While the Turks clearly prefer to fight the Kurdish separatism in Iraq rather than in Turkey itself, they are likely to discover that the things actually work all the way round and a Turkish intervention mission in Kirkuk may lead to confrontations deep inside the Turkish Kurdistan. This confrontation may not necessarily take the form of a violent insurgency but rather of a massive civil disobedience campaign. Yet under present circumstances it is precisely this kind of 'soft' insurgency that Turkey may find surprisingly difficult to fight back.

As the referendum on the future of Kirkuk is approaching the rulers from Syria to Turkey to Iran grow tense as they should do. This is because the Kurdish militancy is on the rise around the region. This is because in Kirkuk the Kurds are proving that they are not people who give up readily on what was taken from them.

July 25, 2010

Towards the beginning of the end

But now a growing number of Turks are questioning the merits of cohabiting with the country’s estimated 14m Kurds. Never mind that Istanbul is the world’s largest Kurdish city, or that few of the provinces claimed by the Kurds are ethnically homogenous. In television debates and across the blogosphere support for the idea that the Kurds should go their own way is growing. Onur Sahin, who heads the Chamber of Agriculture in the Black Sea province of Ordu, says his fellow producers no longer want seasonal migrant Kurds to harvest their hazelnut crops.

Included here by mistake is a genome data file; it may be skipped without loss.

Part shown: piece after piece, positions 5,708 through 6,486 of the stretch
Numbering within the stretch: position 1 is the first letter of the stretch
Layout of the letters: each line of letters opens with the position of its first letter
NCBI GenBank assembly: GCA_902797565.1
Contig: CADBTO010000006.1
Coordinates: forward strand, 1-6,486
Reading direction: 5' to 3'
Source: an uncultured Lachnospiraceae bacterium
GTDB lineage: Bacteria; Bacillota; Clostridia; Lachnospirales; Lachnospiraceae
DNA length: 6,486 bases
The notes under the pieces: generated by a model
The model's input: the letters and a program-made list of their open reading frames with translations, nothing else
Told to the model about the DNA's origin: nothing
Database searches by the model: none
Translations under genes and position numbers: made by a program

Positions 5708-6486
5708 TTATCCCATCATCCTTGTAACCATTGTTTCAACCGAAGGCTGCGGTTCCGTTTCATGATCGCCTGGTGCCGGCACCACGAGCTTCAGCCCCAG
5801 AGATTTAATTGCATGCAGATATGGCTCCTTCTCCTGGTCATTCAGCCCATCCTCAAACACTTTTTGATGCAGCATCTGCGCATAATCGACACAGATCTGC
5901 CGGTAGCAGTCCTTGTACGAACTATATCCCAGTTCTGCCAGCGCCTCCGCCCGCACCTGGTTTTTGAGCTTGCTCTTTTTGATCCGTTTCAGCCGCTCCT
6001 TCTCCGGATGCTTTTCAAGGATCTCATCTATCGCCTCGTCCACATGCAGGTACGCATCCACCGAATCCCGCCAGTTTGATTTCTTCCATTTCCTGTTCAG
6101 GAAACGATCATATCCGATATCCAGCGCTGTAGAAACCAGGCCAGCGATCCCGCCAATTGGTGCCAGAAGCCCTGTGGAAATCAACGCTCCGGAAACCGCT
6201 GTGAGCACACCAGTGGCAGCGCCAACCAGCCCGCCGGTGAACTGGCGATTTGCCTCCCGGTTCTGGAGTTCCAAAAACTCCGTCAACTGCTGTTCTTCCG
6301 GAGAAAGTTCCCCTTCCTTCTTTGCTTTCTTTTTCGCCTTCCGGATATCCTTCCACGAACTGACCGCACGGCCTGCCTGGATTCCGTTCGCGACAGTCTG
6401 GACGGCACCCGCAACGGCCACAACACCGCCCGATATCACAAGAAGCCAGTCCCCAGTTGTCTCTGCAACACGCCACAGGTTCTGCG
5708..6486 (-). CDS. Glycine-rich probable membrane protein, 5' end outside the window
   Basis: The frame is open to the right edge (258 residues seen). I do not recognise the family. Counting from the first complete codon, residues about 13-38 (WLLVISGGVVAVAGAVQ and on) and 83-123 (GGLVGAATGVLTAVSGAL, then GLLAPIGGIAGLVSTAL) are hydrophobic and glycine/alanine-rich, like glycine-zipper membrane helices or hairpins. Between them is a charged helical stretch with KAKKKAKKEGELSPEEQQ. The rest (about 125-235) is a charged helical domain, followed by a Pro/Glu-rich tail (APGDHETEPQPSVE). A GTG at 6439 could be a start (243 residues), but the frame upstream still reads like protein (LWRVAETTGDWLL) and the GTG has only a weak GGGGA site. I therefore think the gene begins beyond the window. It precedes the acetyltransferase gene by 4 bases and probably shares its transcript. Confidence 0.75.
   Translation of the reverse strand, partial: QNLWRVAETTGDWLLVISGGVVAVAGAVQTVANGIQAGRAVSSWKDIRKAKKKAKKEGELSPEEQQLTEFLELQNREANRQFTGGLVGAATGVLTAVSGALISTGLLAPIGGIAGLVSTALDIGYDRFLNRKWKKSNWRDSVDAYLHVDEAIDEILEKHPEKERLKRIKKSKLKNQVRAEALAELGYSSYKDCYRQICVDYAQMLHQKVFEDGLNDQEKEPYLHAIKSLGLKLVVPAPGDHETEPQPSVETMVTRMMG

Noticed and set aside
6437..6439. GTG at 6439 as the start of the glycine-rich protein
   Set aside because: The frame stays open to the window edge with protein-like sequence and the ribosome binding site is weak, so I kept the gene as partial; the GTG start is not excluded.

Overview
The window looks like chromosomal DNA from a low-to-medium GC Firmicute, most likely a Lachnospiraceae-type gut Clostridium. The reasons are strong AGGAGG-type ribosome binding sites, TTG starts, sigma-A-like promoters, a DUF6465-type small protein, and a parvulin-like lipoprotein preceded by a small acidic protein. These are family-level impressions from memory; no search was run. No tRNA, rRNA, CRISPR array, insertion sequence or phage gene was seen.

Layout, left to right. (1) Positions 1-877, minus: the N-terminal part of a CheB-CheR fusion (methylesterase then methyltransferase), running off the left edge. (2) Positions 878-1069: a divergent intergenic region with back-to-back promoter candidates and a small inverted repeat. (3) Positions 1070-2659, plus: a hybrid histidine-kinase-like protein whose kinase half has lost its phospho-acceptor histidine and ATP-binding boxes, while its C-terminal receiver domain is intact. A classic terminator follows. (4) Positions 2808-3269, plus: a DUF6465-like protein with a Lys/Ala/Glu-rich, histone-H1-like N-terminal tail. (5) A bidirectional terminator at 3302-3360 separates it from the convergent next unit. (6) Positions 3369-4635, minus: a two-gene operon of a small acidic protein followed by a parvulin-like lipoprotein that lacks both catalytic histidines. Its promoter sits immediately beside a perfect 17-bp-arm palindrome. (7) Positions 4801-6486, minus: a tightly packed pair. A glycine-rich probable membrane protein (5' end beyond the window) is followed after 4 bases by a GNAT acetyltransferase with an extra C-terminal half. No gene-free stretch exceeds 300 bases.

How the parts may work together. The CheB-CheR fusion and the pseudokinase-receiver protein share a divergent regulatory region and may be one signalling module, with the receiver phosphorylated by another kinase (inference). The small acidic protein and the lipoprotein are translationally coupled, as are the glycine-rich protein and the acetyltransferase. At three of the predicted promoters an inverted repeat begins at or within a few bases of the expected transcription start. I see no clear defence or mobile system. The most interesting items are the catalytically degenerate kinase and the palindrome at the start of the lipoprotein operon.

Source: Turkey and its rebel Kurds: An endless war | The Economist

If they can openly discuss splitting the country, then Turkey has evolved beyond a Middle Eastern country. It's a fact that probably even Erdogan can no longer change.


"The Uncontainable Kurds" linked by Charles is no longer fully available on the New York Times. Those interested can read it in full here.